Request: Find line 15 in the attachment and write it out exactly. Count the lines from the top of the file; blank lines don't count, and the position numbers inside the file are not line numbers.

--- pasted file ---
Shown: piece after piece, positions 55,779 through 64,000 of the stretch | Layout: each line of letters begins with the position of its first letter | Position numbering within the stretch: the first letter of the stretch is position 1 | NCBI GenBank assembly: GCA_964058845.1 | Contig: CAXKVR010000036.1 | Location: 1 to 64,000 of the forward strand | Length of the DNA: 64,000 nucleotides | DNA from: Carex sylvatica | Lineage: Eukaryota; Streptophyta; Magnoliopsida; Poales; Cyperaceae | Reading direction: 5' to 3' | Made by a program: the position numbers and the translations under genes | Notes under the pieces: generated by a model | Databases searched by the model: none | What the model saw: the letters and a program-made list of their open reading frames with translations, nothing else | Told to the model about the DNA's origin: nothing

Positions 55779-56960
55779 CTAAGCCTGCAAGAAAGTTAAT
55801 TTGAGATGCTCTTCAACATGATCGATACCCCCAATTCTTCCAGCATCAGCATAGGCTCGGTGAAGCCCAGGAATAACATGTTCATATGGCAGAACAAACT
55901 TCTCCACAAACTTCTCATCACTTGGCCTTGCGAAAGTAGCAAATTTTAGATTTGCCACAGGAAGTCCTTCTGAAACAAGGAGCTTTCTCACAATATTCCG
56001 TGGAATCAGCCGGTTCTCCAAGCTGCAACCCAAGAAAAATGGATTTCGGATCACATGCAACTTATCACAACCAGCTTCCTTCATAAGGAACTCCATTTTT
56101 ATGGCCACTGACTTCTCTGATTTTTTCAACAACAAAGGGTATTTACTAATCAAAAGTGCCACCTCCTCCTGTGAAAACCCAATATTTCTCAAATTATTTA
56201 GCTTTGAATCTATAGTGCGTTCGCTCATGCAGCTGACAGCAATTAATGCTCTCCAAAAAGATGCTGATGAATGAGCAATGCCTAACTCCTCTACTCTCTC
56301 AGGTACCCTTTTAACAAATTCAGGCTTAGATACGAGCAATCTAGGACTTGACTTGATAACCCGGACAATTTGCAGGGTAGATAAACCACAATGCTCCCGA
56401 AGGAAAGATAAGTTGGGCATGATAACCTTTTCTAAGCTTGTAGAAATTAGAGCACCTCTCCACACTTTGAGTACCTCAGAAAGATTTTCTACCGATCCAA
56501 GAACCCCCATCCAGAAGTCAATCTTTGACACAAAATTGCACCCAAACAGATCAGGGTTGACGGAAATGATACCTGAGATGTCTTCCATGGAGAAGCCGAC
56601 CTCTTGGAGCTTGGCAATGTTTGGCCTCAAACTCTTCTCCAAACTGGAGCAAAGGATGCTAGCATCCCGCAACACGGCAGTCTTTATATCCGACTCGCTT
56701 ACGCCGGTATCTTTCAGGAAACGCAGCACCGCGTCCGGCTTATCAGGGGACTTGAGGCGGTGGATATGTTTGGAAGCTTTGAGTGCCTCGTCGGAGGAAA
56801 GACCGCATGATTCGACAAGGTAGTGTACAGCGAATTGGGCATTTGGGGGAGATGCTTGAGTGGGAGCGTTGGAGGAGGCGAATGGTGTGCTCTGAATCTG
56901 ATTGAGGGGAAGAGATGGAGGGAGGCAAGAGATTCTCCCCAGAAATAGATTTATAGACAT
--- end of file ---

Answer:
56901 ATTGAGGGGAAGAGATGGAGGGAGGCAAGAGATTCTCCCCAGAAATAGATTTATAGACAT